My Colon Cancer, Part 1

One reason why I am still alive at 63 years 7 months (and counting) is that I got my “routine” colonoscopy at age 50…

Without that “routine” colonoscopy, I would have most certainly not discovered I had colon cancer until I became symptomatic. By then it might have been too late.

Instead, I was one of the lucky ones.

Long story short, my colon cancer was stage 1. This means that the disease was confined to my colon and hadn’t spread to the neighboring lymph nodes. It also means that it was treatable by surgery alone (no chemo or radiation required). My entire ascending and half of my transverse colon removed. Free appendectomy included. Declared cured at the time, although the story became more “interesting” a decade later (more on than in subsequent posts).

In summary, that “routine” colonoscopy saved my life and eliminated years of unnecessary suffering and probable death. I stand before you as a poster child for early detection.

So, no matter who you are, get your routine colonoscopy at an appropriate age. As of this writing, the current guidance is for those with no personal or family history of cancer and no genetic predispositions to get their first colonoscopy at age 45, but for those with a personal or family history of colon cancer or a genetic predisposition, you need to work with your doctors to determine an appropriate age. (Frank would never dare to give specific medical advice).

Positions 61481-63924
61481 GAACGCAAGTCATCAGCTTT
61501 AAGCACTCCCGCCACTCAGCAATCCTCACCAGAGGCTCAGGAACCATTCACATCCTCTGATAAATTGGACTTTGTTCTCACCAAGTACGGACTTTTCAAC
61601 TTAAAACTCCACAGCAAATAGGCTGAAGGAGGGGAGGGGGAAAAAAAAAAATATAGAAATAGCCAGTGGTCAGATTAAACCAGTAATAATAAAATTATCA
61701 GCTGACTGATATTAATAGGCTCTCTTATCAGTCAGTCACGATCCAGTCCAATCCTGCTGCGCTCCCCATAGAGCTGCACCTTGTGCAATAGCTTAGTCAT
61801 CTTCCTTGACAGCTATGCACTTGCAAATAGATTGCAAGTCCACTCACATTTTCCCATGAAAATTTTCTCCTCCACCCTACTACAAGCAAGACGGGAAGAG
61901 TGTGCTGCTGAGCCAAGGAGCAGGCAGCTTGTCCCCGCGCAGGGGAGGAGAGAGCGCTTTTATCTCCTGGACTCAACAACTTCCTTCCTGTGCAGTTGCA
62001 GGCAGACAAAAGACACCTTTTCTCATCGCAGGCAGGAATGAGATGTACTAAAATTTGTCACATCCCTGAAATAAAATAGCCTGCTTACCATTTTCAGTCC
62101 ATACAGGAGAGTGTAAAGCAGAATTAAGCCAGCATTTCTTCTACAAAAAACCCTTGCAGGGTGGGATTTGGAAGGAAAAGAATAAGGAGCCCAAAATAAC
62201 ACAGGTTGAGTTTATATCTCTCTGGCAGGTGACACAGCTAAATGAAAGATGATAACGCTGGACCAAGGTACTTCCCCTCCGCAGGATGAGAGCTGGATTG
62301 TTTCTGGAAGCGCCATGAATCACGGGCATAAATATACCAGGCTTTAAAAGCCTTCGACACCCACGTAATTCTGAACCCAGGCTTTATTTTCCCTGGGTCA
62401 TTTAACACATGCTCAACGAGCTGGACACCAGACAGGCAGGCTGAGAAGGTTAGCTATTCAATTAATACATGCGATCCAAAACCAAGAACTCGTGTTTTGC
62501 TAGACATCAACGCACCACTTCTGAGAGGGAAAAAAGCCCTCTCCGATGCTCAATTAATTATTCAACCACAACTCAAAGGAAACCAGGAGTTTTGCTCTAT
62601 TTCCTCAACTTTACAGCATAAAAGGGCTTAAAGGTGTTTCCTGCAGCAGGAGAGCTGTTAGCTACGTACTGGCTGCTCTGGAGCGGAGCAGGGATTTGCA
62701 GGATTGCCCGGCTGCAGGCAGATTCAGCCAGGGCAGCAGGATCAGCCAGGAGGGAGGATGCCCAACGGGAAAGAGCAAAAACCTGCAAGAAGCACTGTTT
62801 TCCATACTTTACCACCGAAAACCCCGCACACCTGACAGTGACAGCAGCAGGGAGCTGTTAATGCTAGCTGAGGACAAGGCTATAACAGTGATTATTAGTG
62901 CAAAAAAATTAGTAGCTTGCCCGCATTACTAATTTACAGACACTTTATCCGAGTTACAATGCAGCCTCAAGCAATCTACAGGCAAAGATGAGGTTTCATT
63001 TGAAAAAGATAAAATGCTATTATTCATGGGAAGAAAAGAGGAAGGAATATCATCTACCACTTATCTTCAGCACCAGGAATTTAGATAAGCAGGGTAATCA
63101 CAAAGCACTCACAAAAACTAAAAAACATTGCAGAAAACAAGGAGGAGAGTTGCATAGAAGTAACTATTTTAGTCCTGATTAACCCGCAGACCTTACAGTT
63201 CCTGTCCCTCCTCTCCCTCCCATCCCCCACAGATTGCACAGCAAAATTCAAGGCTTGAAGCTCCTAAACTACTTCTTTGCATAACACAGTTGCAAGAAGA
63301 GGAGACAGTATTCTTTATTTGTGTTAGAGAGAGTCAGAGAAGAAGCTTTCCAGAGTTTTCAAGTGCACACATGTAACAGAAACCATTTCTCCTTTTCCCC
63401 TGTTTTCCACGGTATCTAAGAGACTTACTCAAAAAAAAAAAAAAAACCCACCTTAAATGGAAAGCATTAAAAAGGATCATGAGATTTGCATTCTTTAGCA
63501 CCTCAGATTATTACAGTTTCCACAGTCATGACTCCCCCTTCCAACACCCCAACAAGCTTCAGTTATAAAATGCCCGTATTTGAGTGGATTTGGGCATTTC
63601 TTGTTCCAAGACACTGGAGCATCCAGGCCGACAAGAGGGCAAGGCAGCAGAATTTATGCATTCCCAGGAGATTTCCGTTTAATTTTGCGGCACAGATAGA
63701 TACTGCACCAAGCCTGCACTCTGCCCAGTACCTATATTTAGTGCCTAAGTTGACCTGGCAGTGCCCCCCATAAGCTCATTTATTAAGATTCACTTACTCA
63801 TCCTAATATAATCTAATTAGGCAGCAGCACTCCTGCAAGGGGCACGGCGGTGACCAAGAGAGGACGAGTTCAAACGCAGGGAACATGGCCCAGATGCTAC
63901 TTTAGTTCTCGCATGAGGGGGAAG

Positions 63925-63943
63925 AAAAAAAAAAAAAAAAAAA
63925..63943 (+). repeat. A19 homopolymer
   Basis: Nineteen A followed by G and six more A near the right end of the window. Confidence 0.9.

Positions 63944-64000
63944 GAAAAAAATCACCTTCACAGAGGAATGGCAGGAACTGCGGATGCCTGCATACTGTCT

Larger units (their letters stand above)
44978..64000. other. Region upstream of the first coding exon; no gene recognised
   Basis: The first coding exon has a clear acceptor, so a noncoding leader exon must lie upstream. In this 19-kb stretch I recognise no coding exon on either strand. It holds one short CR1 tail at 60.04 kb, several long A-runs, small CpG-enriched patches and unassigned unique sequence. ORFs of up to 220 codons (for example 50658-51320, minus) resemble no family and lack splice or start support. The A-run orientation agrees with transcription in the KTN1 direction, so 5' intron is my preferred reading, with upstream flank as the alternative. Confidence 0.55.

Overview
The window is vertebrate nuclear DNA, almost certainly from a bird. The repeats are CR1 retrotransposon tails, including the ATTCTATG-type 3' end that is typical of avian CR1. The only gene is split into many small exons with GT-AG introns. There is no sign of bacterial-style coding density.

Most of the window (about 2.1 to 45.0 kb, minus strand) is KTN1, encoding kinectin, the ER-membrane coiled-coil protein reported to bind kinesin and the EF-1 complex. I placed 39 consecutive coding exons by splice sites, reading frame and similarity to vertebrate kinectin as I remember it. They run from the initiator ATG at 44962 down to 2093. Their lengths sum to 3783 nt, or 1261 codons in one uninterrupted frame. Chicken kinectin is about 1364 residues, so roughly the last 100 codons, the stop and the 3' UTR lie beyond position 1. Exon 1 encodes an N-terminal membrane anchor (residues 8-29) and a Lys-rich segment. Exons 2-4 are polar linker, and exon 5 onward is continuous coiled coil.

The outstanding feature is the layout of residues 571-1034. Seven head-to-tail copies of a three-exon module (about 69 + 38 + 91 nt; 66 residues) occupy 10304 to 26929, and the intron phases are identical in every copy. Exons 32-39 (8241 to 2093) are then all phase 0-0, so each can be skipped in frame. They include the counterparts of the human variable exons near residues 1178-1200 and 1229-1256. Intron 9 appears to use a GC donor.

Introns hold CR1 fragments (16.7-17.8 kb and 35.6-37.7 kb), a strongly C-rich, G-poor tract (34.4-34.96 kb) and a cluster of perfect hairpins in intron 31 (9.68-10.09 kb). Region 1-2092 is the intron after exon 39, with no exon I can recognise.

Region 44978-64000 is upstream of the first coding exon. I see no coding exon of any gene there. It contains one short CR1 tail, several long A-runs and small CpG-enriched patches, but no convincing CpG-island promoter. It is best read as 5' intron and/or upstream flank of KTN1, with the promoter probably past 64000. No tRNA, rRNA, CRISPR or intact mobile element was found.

But he is perfectly comfortable sending the following message loud and clear: Get a colonoscopy at an age that suits your particular medical situation.

DO IT no matter how scary it sounds.

DO IT no matter how inconvenient it may be.

DO IT no matter now healthy you think you are.

DO IT for you.

DO IT for your family and friends, too.

Chances are you’ll have no polyps and no evidence of disease… and you will come away with some well-earned peace of mind.

And in the chance that you do have polyps, they will be removed–absolutely painlessly–during the colonoscopy and you will have reduced your risk of colon cancer immensely. And then you can come up with a plan to stay ahead of any future problems.

And in the small chance they do find cancer, early detection gives you a fighting chance where the numbers are all on your side.

So, please just get your colonoscopy… and encourage all your loved ones to get one too.

continue… My Colon Cancer, Part 2

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